The Tutankhamun Exhibit
Jewelry and Ornamentation
Pectoral with Solar and Lunar Emblems
The central motif in this gold cloisonne pectoral is a scarab of translucent greenish yellow chalcedony that serves as the body of a falcon with wings outstretched. It has the forelegs of a scarab and falcon's legs of gold. In both talons it grasps the hieroglyphic sign shen and in one an open lily, in the other a lotus flower and buds. Bordering this motif on each side is a cobra with the sun's disk on its head and a long tail extending upwards to form an outer frame for the tops of the falcon wings. A band of blue and red disks stretches from one cobra to the other beneath the winged scarab.
In Egyptian symbolism the sun-god could be represented both as a scarab and as a falcon. Composite forms of two related symbols were common in Egyptian iconography as a way of indicating two originally separate conceptions that had been fused in the course of time.
The designer of this pectoral, having produced a twofold symbol of the sun, repeated the technique, but less effectively, in the case of the moon. Above the winged scarab, supported by its front legs and the tips of its wings, is a gold bark, its hull inlaid in the center with turquoise. That it is the bark of the moon is shown by the left "Eye of Horus," which was one of the symbols of the moon. Two cobras with sun's disks flank the eye, perhaps as symbols of Upper and Lower Egypt, on both of which the moon shines. The eye alone would have been enough to indicate that the bark belonged to the moon, but the artist has added to it the disk and crescent of the moon. The disk is appropriately made of silver, and applied to its surface are small golden figures of the ibis-headed moon-god Thoth, the king, and Ra-Harakhty. Thoth and the king wear the moon's disk and crescent and Ra-Harakhty wears the sun's disk with uraeus.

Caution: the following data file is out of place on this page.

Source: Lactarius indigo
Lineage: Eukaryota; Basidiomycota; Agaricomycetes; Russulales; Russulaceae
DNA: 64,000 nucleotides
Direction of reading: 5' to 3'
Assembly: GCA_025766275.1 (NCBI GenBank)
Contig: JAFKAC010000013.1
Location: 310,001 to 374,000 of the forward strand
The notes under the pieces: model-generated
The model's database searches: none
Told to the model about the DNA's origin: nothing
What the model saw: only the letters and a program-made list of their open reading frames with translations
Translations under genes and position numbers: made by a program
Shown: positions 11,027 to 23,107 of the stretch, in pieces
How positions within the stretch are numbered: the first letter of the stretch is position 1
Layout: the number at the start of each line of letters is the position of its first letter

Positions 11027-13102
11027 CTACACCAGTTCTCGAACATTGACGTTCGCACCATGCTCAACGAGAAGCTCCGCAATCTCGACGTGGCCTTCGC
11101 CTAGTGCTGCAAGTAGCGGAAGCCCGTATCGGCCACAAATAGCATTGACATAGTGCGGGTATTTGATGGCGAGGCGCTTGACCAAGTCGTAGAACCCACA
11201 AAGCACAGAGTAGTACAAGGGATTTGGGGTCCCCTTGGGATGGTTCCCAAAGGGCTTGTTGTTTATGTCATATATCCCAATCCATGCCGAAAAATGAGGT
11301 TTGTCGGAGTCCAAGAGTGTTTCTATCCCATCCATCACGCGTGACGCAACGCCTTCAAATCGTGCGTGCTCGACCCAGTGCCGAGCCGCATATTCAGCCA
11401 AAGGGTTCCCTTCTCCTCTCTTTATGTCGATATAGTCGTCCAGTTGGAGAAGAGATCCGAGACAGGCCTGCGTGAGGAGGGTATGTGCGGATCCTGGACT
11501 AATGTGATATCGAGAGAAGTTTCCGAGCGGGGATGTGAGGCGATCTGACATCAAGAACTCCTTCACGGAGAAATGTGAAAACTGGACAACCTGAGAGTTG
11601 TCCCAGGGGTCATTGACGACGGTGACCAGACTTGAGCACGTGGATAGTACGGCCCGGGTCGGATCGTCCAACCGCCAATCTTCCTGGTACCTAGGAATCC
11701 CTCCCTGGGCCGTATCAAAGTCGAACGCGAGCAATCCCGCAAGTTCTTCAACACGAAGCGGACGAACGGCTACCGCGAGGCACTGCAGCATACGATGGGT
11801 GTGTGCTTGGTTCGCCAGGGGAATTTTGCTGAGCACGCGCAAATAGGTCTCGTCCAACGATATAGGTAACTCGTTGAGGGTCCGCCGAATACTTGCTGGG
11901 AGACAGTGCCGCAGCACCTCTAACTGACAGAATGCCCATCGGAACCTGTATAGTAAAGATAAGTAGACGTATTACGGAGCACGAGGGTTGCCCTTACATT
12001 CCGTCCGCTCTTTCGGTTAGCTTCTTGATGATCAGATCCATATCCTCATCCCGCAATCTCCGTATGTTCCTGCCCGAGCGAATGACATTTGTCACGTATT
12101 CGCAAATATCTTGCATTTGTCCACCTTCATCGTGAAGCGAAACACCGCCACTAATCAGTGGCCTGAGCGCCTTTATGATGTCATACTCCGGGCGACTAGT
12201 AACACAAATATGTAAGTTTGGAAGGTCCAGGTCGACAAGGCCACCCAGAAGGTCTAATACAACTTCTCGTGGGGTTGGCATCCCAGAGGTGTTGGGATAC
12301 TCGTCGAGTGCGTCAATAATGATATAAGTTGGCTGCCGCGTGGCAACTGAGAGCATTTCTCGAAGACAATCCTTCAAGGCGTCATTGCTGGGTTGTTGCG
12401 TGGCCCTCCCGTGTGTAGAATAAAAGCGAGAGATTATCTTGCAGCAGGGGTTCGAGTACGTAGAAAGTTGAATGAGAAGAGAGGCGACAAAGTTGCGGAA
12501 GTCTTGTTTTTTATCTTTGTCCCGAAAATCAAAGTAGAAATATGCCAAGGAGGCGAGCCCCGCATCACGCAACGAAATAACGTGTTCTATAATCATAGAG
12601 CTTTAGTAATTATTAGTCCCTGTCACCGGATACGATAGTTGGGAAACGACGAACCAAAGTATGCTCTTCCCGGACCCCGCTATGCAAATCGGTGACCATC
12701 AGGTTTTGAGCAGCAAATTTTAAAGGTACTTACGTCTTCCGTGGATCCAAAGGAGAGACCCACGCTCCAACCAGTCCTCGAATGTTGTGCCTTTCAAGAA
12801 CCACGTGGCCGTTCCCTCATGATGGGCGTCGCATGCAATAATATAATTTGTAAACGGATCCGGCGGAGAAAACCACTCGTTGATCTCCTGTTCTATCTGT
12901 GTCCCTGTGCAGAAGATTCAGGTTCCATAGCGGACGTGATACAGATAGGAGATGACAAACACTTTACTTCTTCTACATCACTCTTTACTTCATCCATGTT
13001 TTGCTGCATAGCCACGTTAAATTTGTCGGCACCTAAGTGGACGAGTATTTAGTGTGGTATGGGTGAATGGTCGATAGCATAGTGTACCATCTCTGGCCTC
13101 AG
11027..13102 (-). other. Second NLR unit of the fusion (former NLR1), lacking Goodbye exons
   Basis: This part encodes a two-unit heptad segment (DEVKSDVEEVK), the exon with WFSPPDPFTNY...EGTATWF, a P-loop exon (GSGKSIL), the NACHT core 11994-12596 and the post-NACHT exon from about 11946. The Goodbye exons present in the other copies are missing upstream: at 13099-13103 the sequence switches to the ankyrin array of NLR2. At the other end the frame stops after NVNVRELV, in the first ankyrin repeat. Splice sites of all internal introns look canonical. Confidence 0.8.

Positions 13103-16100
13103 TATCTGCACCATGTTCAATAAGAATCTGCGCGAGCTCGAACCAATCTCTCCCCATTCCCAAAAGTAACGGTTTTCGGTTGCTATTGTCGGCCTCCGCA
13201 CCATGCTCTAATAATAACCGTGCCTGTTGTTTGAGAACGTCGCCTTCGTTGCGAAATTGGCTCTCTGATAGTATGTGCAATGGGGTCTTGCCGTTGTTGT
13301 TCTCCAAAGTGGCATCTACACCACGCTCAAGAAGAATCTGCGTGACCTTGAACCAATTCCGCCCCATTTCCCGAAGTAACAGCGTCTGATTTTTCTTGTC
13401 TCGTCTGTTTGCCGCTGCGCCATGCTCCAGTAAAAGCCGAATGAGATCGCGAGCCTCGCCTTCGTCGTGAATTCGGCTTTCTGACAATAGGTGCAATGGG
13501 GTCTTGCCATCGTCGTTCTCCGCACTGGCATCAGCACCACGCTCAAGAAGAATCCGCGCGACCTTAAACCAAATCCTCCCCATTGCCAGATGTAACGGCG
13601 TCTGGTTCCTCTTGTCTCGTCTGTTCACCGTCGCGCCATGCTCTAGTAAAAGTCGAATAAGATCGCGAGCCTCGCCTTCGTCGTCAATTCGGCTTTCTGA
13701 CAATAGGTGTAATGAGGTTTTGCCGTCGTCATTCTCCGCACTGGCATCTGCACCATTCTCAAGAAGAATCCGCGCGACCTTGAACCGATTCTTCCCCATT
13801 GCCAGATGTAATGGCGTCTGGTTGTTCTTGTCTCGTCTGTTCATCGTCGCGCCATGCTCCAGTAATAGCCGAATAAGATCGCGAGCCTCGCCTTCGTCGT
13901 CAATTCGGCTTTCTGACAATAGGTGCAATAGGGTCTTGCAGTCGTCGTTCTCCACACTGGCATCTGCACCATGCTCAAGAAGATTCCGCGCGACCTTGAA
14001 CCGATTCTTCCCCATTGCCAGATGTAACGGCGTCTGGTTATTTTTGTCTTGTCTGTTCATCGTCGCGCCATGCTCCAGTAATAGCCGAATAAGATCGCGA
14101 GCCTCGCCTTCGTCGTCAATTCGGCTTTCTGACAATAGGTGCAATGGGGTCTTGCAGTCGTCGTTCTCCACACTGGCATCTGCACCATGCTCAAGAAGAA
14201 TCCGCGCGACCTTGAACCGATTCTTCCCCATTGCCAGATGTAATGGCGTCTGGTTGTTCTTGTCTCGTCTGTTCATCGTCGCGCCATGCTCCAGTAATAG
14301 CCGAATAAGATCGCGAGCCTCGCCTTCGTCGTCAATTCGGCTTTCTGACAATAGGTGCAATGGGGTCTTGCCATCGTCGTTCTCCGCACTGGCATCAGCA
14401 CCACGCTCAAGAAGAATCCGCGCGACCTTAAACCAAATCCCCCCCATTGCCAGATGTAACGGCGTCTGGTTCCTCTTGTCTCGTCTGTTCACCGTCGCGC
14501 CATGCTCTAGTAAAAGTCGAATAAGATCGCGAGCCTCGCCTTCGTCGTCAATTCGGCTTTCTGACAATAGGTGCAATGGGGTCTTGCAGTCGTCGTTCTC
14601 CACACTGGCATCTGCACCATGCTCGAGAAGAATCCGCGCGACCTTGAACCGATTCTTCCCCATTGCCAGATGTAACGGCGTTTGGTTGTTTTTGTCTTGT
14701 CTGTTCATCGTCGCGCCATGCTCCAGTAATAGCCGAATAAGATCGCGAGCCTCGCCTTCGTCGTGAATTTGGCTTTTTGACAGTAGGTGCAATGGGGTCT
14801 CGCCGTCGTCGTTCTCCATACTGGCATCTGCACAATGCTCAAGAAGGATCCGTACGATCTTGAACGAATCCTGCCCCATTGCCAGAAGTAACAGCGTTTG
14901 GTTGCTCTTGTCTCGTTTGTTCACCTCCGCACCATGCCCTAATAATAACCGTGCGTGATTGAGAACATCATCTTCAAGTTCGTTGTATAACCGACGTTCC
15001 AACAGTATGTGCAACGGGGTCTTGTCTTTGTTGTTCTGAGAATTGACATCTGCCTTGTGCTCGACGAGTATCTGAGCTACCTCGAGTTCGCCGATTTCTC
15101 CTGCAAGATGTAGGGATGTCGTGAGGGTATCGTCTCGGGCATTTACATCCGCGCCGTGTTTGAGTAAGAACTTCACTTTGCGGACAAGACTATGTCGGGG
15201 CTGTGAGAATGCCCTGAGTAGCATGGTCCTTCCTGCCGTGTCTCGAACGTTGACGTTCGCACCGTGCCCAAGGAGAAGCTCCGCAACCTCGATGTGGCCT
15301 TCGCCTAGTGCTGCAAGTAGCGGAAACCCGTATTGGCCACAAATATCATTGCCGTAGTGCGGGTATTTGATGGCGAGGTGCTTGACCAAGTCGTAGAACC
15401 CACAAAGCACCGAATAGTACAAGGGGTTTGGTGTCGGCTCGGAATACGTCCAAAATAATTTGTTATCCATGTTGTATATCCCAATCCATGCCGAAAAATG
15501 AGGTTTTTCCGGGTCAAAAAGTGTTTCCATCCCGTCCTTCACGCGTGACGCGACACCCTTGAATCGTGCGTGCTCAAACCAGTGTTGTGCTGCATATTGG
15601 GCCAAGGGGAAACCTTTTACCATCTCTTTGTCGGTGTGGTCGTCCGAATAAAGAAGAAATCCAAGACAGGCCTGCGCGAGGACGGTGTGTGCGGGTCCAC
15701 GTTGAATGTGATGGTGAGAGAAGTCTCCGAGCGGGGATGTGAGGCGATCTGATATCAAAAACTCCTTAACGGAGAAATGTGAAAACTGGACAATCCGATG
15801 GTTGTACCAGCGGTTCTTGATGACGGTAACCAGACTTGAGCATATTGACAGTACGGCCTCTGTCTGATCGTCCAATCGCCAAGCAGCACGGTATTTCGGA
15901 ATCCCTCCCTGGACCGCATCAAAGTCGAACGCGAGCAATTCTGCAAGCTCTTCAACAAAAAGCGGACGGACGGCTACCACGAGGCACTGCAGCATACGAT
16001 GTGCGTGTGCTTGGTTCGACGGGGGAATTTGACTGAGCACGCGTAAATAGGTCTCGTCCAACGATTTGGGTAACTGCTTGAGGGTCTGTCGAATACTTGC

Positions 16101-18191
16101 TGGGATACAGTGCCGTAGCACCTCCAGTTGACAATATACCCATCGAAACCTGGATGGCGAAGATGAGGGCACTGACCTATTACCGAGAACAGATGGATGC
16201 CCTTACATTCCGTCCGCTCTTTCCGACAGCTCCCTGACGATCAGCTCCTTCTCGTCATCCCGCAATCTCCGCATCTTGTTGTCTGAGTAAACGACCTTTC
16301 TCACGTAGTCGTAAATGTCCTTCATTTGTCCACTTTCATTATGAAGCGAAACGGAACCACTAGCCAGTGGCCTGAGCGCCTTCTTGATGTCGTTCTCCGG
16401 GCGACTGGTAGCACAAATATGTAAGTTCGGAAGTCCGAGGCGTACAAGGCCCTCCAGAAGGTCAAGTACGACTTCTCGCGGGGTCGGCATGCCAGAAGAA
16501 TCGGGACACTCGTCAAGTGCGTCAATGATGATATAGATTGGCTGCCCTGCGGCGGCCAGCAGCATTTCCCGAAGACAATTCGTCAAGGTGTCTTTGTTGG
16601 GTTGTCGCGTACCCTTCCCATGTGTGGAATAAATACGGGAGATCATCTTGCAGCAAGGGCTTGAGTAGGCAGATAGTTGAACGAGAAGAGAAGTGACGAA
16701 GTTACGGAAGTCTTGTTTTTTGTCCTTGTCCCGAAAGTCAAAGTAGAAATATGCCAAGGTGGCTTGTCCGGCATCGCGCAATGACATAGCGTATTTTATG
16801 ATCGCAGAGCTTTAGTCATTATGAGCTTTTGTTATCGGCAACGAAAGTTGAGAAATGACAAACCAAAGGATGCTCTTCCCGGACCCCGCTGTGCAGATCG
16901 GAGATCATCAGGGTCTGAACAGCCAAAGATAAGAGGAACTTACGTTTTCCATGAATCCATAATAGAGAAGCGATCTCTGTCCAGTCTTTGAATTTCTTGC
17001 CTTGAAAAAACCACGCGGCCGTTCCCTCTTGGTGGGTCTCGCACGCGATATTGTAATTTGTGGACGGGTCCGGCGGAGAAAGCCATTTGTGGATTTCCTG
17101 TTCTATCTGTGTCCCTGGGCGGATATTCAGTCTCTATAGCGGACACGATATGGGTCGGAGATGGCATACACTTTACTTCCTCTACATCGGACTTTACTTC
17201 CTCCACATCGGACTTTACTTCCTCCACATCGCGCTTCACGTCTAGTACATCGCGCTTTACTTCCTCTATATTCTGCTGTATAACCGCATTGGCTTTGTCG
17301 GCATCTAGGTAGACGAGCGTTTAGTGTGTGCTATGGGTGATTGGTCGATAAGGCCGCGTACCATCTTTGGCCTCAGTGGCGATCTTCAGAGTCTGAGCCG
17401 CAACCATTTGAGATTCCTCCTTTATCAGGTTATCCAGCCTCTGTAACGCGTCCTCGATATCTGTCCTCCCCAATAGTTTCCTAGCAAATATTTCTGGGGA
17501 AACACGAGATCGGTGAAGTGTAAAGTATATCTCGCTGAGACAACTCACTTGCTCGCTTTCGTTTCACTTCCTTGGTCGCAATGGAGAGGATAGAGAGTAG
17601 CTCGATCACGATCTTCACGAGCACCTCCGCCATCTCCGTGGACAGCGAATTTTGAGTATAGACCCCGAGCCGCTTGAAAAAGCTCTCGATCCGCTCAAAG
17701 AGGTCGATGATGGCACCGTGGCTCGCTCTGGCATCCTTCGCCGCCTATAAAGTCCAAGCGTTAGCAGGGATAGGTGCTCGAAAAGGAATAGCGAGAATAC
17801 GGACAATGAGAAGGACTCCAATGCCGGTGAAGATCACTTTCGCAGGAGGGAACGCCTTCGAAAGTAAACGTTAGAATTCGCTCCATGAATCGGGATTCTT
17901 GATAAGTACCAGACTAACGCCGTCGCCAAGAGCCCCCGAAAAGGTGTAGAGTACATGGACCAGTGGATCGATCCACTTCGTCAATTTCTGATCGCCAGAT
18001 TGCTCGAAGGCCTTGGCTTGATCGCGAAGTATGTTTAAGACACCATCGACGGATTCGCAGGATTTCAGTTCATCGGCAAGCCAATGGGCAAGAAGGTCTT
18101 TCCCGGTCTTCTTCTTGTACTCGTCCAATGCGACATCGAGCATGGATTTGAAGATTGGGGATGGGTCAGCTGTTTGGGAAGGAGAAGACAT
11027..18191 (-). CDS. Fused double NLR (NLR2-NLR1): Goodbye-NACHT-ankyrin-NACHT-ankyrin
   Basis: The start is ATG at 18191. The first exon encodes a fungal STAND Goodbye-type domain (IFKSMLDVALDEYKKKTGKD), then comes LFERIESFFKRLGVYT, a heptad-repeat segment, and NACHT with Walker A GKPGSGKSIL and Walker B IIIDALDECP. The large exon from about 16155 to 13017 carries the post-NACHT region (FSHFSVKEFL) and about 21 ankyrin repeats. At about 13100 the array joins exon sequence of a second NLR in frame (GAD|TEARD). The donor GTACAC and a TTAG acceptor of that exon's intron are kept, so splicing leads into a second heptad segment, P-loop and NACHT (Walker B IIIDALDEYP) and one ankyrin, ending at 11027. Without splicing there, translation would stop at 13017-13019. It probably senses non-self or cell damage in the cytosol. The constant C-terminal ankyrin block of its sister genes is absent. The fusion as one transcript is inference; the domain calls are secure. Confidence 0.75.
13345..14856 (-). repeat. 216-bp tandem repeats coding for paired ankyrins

As a kind of fringe at the base of the pectoral are the blue lotus flowers, complex buds, and papyrus flowers projecting from poppy buds, all separated at the point where the stem joins the flower or the bud by roundels of concentric circles. This pectoral is inlaid with carnelian, lapis lazuli, calcite, obsidian (?), turquoise, and red, blue, green, black and white glass.
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